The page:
Antonio Brown on fallout with Steelers: 'I don't take any blame'

Antonio Brown busted for driving over 100 mph on Pittsburgh road

Antonio Brown isn’t willing to take any blame for his fallout with the Steelers.

During an extensive interview with ESPN, which aired Saturday morning, Brown explained why he believes the team’s recent drama isn’t his fault. 

“I don’t take any blame,” Brown told ESPN. “I just think I took responsibility for my situation. You know, I didn’t point the finger. I didn’t make no one look bad. I didn’t throw no stones at anyone.”

Brown went into detail about what went wrong with the Steelers this season, pointing to what he believed was a disconnect between the players and ownership.

“Sometimes things are bigger than just my issues, you know?,” Brown said. “If you work for me for nine years, wouldn’t you expect you to know my girlfriend’s name or my dad’s name or my kid or, you know, would you expect me to meet your kid or at least know you on the level of some sort of integrity to know, like, ‘Hey, man, I appreciate what you do.'”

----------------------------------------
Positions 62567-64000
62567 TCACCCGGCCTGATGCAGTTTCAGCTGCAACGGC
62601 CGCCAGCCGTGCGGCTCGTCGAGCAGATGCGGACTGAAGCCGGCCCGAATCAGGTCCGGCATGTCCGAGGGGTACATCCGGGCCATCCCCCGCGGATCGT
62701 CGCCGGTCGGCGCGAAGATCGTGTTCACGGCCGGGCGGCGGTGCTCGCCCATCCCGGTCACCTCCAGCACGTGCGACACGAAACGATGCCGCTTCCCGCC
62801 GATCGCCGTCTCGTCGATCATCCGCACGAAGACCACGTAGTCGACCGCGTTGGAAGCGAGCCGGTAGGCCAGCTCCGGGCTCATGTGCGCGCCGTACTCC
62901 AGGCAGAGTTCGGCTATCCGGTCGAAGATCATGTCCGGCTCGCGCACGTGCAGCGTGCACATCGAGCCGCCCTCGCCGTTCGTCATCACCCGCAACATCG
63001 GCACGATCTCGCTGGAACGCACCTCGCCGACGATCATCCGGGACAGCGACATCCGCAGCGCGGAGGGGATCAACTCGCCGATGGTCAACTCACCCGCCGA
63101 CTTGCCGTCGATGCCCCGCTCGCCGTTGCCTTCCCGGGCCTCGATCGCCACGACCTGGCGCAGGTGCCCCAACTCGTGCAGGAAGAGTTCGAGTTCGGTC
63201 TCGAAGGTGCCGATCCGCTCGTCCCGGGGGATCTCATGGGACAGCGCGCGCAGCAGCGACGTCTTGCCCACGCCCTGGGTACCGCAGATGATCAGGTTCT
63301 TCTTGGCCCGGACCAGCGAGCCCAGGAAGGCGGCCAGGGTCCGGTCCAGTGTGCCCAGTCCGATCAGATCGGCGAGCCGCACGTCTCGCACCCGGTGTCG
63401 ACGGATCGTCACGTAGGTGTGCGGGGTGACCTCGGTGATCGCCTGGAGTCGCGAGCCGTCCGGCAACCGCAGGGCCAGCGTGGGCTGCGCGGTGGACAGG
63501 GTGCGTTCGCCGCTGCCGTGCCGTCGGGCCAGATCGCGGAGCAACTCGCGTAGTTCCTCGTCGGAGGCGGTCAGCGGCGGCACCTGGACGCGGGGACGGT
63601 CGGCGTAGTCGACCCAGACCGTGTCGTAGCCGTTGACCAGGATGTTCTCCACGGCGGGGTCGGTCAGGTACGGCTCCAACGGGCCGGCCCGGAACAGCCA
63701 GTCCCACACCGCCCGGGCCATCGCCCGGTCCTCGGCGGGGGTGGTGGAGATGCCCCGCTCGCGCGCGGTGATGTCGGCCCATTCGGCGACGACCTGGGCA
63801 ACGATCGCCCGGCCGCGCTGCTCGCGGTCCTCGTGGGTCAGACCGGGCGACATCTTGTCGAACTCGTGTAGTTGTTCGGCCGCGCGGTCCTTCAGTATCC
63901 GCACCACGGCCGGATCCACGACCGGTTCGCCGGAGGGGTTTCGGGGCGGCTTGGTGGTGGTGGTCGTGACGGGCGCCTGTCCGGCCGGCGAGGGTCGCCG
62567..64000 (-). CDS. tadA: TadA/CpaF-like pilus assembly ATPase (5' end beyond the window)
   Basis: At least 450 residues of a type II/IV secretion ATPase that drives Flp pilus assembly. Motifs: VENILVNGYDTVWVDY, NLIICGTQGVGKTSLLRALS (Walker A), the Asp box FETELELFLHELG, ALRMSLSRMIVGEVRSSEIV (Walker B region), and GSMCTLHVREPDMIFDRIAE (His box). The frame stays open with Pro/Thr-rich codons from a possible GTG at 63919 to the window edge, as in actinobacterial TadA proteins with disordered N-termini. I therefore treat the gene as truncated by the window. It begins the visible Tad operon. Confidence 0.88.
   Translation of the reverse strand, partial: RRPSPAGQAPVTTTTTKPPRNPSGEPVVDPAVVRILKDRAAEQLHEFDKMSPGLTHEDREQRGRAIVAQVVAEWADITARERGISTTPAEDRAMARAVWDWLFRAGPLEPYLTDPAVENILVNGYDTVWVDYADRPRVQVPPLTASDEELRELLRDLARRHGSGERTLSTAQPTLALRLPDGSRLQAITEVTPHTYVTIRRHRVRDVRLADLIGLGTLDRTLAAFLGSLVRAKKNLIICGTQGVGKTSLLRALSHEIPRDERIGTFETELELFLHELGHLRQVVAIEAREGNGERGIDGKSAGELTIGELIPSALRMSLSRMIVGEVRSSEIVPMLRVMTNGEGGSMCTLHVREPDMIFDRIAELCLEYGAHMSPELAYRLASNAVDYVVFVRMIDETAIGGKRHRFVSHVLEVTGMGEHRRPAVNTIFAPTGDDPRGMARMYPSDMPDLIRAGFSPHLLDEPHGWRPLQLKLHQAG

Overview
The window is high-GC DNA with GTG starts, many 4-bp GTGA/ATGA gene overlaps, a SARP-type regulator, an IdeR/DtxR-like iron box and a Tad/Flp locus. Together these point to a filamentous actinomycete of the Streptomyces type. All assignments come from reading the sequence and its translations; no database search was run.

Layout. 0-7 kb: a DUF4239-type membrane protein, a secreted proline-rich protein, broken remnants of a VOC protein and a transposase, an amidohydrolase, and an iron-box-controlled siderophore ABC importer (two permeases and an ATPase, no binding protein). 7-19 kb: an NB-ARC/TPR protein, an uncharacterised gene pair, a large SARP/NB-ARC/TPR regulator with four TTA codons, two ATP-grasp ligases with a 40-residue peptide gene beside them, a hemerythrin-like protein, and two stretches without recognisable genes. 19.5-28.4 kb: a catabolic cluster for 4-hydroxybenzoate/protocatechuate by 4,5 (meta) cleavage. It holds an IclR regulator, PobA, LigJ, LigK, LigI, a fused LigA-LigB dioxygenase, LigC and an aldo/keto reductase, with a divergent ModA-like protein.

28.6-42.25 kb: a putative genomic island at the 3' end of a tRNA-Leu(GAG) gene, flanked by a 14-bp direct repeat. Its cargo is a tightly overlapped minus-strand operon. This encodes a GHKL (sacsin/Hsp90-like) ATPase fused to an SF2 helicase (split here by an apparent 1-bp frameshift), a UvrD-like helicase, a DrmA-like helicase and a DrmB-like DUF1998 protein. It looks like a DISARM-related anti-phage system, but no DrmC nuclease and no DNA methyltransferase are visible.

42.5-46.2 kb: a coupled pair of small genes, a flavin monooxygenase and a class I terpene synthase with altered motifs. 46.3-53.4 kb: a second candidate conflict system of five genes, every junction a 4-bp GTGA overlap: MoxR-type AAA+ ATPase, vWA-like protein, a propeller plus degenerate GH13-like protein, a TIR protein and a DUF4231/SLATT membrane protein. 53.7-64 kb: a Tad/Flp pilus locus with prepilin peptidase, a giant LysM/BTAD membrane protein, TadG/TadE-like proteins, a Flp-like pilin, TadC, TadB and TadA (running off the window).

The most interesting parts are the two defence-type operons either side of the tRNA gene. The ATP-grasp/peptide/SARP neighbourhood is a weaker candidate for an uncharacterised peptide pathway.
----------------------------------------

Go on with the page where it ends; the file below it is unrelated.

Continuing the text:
Brown also shared more insight into his relationship with quarterback Ben Roethlisberger.

“Criticism really is a part of the job, you know what I’m saying? I answer criticism with achievement,” Brown said. “But, you know, and the professional level is, like, yo, like, if I’m your guy, make me know I’m your guy. But don’t say I’m your guy and then point the finger. Don’t say I’m your guy and then don’t throw me the ball the whole first quarter.

“I would’ve liked for me and Ben to be cool. You know what I mean? I thought we was cool. But when I think … I’ve been to his house one time. He’s been to my house one time. You know what I mean? We don’t work out in the offseason. You think that’s winning? That’s not winning.”

Brown met with Steelers owner Art Rooney II last month to “clear the air.” After the meeting, Brown shared that the two “both agreed that it is time to move on.” General manager Kevin Colbert indicated at least three teams have inquired about the seven-time Pro Bowl player, though the franchise has made it clear it wants “significant compensation” from a potential deal.

“Why wouldn’t they not trade me? They gotta pay me 2.5 million on March 17,” Brown said. “If I invoice you March 17, $2.5 million that you gotta pay me, would you pay it or would you get somebody else to pay it? So it’s what — pretty much what’s good for their business. …

“They want to start a fresh offseason with no bad blood so their team could just focus on football. No distraction from any player. So I think they’ll get it done.”